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How Vietnamese Runners Are Taking on 70km-Long Mountain Trails, and Winning

Ever wondered if you’ve got what it takes to run 70 kilometers? How about scaling a 2,300-meter mountain? Better still, could you imagine doing both of these things at the same time?

An increasing number of local and foreign residents from Vietnam’s urban centers are signing up to complete “ultra” (over 42 kilometers) trail running challenges. But what about a task that sounds to most like a torturous way to spend a Saturday morning appeals to them?

In search of some answers to this question, and fresh off completing in a trail race myself in May, I went knocking on the doors of some of the Vietnamese runners who’ve successfully claimed top spots in recent events hosted by the Vietnam Trail Series ‘Topas’ team.

Headed up by their founder, David Lloyd, Topas currently offers three races in Vietnam — the ‘Trail’, ‘Jungle’ or ‘Mountain’ Marathons — that allow runners to choose from a range of distances, courses and terrains, ranging from 10 kilometers to 100 kilometers.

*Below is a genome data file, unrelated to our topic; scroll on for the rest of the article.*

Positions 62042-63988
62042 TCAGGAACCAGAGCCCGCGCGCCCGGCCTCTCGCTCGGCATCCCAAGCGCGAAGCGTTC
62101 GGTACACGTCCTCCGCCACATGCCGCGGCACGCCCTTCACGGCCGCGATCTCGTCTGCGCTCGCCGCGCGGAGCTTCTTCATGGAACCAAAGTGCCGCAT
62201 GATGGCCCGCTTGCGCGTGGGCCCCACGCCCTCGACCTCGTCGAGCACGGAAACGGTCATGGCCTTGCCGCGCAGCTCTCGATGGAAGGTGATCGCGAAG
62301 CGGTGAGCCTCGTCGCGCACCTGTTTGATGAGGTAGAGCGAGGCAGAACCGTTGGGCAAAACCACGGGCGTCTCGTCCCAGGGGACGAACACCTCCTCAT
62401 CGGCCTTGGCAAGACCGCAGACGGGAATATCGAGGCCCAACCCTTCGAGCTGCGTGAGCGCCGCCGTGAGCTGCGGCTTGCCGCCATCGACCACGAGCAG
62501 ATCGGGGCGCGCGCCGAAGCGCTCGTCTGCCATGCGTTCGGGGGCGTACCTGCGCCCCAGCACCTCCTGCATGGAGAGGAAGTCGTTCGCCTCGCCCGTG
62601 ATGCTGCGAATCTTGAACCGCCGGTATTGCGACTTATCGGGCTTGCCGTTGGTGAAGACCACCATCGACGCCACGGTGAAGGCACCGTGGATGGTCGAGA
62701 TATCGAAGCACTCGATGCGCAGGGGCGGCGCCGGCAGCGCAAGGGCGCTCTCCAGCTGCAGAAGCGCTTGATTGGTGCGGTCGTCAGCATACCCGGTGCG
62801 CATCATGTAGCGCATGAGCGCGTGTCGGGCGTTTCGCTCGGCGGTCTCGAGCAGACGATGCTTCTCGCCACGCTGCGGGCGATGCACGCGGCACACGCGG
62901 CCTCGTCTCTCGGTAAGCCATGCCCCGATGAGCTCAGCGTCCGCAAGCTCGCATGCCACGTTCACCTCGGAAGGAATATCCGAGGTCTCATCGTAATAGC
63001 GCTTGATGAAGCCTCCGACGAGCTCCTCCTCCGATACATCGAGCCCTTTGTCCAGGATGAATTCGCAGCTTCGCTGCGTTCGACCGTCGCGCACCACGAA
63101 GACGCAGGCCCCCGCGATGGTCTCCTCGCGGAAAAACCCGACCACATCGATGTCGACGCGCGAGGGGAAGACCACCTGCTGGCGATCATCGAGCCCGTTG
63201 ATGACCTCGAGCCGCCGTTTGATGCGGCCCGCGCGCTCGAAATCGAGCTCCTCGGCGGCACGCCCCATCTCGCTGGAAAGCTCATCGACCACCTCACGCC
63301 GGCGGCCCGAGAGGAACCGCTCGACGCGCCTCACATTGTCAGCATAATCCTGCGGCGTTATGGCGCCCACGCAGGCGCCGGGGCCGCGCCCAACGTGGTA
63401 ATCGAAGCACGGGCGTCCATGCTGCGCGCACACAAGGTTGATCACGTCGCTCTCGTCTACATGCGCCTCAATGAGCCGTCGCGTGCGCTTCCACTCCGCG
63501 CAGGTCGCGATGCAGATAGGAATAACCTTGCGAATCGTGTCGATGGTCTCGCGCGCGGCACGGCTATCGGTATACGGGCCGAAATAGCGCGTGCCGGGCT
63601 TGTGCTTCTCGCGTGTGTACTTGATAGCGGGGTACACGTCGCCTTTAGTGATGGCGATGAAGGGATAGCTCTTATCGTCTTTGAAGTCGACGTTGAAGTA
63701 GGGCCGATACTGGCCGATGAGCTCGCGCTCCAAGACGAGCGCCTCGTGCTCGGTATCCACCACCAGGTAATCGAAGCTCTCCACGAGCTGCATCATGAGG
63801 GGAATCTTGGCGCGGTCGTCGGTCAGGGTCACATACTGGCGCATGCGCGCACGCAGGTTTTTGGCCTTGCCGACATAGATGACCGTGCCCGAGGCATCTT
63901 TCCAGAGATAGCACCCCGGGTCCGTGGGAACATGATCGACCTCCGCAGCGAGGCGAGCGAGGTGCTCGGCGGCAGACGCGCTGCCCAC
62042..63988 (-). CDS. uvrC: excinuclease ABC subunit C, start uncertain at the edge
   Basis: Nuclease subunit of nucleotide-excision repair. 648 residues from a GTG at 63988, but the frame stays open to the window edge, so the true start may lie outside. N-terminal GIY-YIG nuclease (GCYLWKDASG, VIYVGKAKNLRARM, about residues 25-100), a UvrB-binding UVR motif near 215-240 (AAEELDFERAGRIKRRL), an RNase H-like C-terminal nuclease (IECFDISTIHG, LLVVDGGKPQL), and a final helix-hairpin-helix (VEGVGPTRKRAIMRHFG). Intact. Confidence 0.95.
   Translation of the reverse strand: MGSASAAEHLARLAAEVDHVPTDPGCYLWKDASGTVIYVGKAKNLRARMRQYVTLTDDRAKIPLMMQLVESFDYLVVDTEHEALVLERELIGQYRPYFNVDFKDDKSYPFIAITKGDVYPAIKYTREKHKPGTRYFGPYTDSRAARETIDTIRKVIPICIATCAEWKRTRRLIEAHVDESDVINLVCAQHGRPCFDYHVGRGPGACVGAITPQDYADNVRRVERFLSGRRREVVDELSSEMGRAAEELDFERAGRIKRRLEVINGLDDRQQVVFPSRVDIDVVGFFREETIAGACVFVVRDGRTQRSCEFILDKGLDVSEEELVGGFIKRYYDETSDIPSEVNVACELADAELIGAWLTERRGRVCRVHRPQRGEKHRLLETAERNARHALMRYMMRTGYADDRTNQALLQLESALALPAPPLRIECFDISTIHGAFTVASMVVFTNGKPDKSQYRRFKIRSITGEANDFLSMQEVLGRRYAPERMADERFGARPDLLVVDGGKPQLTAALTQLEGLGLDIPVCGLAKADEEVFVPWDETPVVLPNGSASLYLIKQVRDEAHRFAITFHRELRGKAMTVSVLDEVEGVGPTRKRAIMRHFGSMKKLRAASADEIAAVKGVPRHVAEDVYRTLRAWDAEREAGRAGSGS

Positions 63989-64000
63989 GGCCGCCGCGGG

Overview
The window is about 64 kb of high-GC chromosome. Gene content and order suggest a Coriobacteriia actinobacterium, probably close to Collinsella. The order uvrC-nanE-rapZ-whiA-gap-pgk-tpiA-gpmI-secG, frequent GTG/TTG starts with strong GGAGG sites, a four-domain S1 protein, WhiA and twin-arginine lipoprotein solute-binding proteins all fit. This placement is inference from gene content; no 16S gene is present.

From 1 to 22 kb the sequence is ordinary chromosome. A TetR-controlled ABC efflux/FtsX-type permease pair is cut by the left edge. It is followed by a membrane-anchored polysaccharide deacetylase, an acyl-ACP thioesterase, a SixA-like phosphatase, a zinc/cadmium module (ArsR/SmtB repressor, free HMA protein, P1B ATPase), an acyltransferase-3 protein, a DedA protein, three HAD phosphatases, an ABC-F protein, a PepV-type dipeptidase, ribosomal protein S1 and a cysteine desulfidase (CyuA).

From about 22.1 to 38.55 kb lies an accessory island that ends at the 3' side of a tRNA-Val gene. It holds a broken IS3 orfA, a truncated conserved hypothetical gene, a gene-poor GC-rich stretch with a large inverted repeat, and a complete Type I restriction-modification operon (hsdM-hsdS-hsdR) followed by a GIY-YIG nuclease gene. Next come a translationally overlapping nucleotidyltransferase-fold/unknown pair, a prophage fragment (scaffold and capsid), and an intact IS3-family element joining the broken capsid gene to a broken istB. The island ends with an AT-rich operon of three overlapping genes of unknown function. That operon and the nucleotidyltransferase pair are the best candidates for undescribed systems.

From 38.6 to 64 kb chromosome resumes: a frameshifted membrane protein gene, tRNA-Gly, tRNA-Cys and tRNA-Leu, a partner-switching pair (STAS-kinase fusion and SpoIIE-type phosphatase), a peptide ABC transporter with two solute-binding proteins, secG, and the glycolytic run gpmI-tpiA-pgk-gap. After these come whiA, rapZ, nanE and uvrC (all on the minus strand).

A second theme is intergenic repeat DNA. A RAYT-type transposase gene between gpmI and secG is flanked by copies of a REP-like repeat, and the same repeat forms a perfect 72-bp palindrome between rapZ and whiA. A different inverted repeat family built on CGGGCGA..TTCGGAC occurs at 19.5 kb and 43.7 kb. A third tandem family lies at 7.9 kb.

Interestingly, Vietnamese entrants took podium spots in over 30% of the most recent events for each course, the majority of whom live in cities. This represents a stark contrast to 2012 when there wasn't a single Vietnamese winner and very few local runners took part.

Quang Tran (left) with Topas founder David Lloyd (right) at the finish line of the Vietnam Mountain Marathon. Photo courtesy of Topas.

So, as well as getting to the bottom of what it takes to become an ultra trail runner, and why Vietnamese athletes are becoming quite proficient in the pursuit, I was on the search for tips on how urban-based athletes cope with training for high-elevation trail races.

Topas founder David Lloyd revealed: “One of the beautiful things about being an ultra runner is you do not have to be fast — what you do need is mental strength, alongside physical stamina.”

Quang Tran, the 1st place winner in the Men’s 70km Trail Marathon and Nguyen Tieu Duong, 3rd-place finisher in the Women’s 70km Trail Marathon, both agreed their success demanded mental toughness.

Tran's passion and determination for running catalyzed while following a “serious training plan” and sticking to it. Duong, meanwhile, found that learning to run “further and further distances each time” reminded her of being a student, studying for hours on end. The associated tiredness, boredom and pain induced from hours of studying simply vanished once she’d finished her exams, replaced by a feeling immense pride for what she'd achieved.

She observes a similar situation when training for long races; moving from prolonged intensity through to a surging, uplifting relief, is something she describes as the “circle of running." Without determination and mental rigor she would simply fail to complete this circle, Duong says.

A view from the top. Photo by Michael Tatarski.